VMware vCenter Server 7 includes great new features and functionality that allows vSphere administrators to more effectively do their jobs in managing the vSphere environment. Lifecycle management with vCenter Server is typically a task that has previously been labor intensive process. VMware has done a lot of work in the realm of lifecycle management in the new vSphere 7 release of vSphere. This includes the vSphere Lifecycle Manager (vLCM). A specific part of the vLCM tool is the vCenter Server Update Planner. With the vCenter Server Update Planner, the vSphere Client has a built in way to much more easily see the updates that are available for vCenter Server and any interoperability or other concerns that need to be addressed before updating. In this post we will take a look at what is vCenter Update Planner in vSphere 7 and see how it is used.
What is vCenter Server Update Planner?
To put it simply, the vCenter Server Update Planner is a new tool that is built into the vSphere Client that allows easily seeing when new vCenter Server releases become available and then examining any issues that need to be addressed before applying the new update to vCenter Server in terms of interoperability and pre-update checks.
With this being said, there are two types of reports the vCenter Server Update Planner will run when a new update is released:
If you have a simple vSphere environment with only vCenter Server and ESXi, diagnosing any interoperability issues is basically a moot point. However, as environments grow and they incorporate other VMware technologies like VMware NSX, vRealize Suite, and others, determining any interoperability issues is extremely important.
As mentioned earlier, this is a new component that is made possible by the new vSphere Lifecycle Manager (vLCM) tool. The vLCM tool is a new way of keeping your vSphere environment updated that uses a new “desired-state” and declarative methodology for updating your environment.
Basically, you define how you want the environment to look and then you are telling the vLCM that you want to apply this set of parameters to the environment to make it “look” a certain way when it is finished.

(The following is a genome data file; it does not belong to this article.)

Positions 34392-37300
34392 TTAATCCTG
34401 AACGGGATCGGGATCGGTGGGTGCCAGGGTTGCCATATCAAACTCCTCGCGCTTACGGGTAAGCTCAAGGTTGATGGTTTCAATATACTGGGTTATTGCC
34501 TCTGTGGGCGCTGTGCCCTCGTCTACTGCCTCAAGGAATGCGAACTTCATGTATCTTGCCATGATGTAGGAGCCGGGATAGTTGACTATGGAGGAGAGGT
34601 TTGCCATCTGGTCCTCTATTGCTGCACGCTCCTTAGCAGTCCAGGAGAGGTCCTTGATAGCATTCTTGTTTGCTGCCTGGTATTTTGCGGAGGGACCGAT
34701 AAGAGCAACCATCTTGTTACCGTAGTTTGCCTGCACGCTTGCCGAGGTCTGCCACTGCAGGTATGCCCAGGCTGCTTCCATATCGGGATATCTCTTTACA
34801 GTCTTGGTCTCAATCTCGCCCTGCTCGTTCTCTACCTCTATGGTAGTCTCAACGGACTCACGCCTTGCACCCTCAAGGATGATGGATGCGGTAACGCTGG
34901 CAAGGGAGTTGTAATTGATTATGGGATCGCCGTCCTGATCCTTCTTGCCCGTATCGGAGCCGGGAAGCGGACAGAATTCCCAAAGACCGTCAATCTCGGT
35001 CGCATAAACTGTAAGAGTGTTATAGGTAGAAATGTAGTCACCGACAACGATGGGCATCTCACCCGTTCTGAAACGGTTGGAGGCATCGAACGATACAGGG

vCenter Server Updates visibility and control
One of the great things about the new update planner is the visibility and control that it gives the vSphere administrator over the vCenter Server update process. As you know, updating vCenter Server is generally the first step for ensuring you have no issues when applying updates to your ESXi hosts.
The new update planner visibly alerts the vSphere administrator to updates that are available in the vSphere environment. Note when you have focus on your vCenter Server in the vSphere Client, you will see the Updates Available next to the version number. Also, if you don’t have focus on your vCenter Server, the blue ribbon in the top of the vSphere Client visually alerts to available updates.
When you click the Updates Available, it will take you directly to the Update Planner tool. As you can see, you will see the update listed that is available. There is a radio button next to the update. Click the radio button.
When you activate the update by clicking the radio button, you will have the Generate Report button become active. When you click this button, you will see the the two reports:
- Pre-Update Checks
Choose which report you want to run.
The real value and power of the vCenter Server Update Planner is seen below. In running the interoperability report on the environment, it notes that NSX-T is in use and that applying the update is really not supported with the current version of NSX-T. To support this vCenter Update, I first need to apply the NSX-T Data Center version 3.0.1 patch to NSX-T.
The Pre-Update Check report reveals no issues with the available vCenter Server Update. With this considered, it helps to show visibility to and control the vCenter Server Update process, allowing vSphere administrators to see potential issues before these cause major issues in the environment due to a poorly orchestrated update of the vSphere environment, starting with vCenter Server.
Also, you see the Open Appliance Management button. Clicking this will take you to the actual vCenter VCSA VAMI interface where the updates can actually be downloaded and applied.
Wrapping Up and Thoughts
The new vCenter Server Update Planner in vSphere 7 is a great new feature that allows vSphere administrators to have better visibility and control over updating their vCenter Server in the environment.
It helps to give visibility to potential issues that come from interoperability concerns or other pre-update tasks that may need to be completed beforehand.
It is great to see how much attention VMware has given to lifecycle management overall in vSphere 7 as this is a major part of the duties and responsibilities of the vSphere administrator that can affect the rest of the environment either in a positive way or negatively.
Empowering them with new tools like the vCenter Server Update Planner as part of the vSphere Lifecycle Manager helps to ensure stability and interoperability after updates are applied.